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J Control Release. 2005 Aug 18;106(1-2):1-13.

Salmonella-like bioadhesive nanoparticles.

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Centro Galénico, Facultad de Farmacia, University of Navarra, Apartado. 177, 31080 Pamplona, Spain.


The aim of this work was to evaluate the bioadhesive potential of a polymeric vector obtained by the association between Gantrez AN nanoparticles and flagella-enriched Salmonella enteritidis extract. Fluorescently labelled nanoparticles (SE-NP) were prepared, after incubation between the polymer and the extract, by a solvent displacement method and cross-linkage with 1,3-diaminopropane. SE-NP displayed a size close to 280 nm and the amount of associated bacterial extract was 18 mug/mg nanoparticle. Flagellin represents more than 80% of the total proteins associated with SE-NP, which was identified by SDS-PAGE and confirmed by Western blotting. Concerning the bioadhesive properties, SE-NP shows an important tropism for the ileum. In fact, about 50% of the given dose of SE-NP was found in this gut region for at least 3 h. Interestingly, the bioadhesive ability of SE-NP correlated well with the described colonisation profile for Salmonella enteritidis. This fact was corroborated by competitive tissue distribution studies. Thus, when SE-NP and Salmonella cells were administered together by the oral route, both the bacteria and the nanoparticles displayed a similar distribution within the intestinal mucosa. However, the ability of SE-NP to be taken up by Peyer's patches appeared to be negatively affected by the presence of the bacteria. Similarly, when SE-NP was administered 30 min before cells, SE-NP were found broadly distributed in Peyer's patches, whereas the bacteria were neither able to adhere to nor penetrate this lymphoid tissue. In summary, SE-NP demonstrated their Salmonella-like gut colonization, which can be a useful vector for oral targeting strategies.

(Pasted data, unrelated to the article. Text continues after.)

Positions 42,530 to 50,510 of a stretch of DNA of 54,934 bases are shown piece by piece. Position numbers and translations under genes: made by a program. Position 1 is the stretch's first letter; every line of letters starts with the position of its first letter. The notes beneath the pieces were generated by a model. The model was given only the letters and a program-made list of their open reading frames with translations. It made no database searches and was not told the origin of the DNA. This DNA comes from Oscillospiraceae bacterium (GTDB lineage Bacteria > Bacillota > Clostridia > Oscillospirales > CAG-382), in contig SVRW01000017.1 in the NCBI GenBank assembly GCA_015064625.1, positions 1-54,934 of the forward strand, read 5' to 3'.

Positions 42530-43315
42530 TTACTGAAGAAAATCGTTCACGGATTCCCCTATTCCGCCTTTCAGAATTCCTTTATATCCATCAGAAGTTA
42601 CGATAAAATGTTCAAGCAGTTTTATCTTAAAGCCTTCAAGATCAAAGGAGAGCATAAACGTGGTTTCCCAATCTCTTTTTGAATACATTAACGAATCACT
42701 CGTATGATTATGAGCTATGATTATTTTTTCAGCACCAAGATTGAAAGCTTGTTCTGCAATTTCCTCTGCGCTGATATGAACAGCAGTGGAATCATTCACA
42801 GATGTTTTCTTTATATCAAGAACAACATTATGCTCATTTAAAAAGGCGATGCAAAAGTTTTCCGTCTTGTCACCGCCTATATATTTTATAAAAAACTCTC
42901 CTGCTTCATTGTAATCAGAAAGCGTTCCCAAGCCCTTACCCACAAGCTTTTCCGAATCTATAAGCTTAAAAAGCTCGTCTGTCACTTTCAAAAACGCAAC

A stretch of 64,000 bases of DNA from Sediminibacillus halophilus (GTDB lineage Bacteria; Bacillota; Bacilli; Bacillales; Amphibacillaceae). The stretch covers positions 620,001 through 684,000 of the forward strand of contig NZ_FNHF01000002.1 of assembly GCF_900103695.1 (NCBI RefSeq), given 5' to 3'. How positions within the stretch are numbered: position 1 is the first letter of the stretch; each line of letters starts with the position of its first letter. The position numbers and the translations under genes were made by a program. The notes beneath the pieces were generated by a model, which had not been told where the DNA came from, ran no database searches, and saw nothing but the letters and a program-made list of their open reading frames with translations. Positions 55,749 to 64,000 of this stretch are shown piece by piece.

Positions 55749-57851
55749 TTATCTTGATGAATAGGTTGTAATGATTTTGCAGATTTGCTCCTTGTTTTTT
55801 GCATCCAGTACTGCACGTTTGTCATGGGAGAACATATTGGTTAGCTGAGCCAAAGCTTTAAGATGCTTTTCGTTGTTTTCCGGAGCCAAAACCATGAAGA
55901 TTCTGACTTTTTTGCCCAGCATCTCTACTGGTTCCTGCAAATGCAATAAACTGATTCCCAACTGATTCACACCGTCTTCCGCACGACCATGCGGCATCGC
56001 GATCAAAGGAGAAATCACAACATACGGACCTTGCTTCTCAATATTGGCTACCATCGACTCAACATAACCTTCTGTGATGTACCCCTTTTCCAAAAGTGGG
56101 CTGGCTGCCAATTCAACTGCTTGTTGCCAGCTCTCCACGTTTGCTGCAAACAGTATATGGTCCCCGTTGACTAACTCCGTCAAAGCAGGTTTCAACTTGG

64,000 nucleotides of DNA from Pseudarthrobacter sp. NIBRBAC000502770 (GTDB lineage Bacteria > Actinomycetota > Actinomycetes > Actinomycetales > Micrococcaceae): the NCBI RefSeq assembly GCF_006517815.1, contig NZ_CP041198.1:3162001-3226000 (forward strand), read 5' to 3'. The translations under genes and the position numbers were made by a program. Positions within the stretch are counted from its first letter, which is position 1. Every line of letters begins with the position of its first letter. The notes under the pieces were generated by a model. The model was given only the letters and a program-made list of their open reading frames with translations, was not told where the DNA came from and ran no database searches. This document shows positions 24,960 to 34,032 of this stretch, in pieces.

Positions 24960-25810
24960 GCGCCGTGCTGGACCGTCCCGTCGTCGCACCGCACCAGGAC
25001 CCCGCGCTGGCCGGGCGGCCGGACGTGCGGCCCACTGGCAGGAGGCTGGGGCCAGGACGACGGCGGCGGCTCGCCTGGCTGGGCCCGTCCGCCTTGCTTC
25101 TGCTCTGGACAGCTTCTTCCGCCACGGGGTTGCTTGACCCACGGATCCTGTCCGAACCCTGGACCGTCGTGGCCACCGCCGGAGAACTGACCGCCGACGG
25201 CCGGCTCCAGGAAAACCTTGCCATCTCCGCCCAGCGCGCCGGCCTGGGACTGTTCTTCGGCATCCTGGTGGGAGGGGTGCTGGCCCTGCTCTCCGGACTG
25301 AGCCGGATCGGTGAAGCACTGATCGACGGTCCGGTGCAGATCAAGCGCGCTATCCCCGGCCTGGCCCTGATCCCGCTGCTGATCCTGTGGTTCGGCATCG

[Indexed for MEDLINE]

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